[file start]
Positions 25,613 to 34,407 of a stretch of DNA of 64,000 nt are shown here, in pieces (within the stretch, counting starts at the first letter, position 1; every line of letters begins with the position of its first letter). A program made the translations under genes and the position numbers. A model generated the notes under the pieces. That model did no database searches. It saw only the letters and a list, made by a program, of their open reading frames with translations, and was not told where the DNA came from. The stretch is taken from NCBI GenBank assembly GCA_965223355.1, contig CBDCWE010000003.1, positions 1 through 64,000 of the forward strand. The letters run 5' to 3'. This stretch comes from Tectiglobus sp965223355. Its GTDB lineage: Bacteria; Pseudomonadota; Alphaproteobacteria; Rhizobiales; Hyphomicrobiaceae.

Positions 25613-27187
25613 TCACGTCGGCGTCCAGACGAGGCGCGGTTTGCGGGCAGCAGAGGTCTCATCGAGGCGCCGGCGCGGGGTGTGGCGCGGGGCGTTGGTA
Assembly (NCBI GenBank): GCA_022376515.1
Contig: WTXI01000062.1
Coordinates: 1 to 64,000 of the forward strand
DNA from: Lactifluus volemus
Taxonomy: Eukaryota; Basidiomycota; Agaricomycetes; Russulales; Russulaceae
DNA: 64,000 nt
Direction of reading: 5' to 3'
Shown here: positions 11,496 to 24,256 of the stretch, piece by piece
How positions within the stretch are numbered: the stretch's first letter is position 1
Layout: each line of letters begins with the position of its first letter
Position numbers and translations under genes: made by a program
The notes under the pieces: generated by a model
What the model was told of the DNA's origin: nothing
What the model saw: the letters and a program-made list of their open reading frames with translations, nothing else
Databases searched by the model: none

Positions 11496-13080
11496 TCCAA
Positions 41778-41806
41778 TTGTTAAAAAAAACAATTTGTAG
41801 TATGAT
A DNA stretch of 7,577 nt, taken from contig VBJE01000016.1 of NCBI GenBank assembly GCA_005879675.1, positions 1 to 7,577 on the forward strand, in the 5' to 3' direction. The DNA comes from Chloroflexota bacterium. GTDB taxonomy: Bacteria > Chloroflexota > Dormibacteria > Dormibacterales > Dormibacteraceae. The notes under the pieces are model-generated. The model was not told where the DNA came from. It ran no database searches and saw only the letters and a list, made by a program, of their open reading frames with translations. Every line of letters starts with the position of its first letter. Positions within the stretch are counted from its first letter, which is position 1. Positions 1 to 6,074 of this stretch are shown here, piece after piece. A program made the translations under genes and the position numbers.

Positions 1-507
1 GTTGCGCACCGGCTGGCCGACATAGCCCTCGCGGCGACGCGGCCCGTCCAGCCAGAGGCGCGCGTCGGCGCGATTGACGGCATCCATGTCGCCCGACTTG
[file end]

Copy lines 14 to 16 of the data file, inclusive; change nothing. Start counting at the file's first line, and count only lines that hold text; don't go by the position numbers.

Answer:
Position numbers and translations under genes: made by a program
The notes under the pieces: generated by a model
What the model was told of the DNA's origin: nothing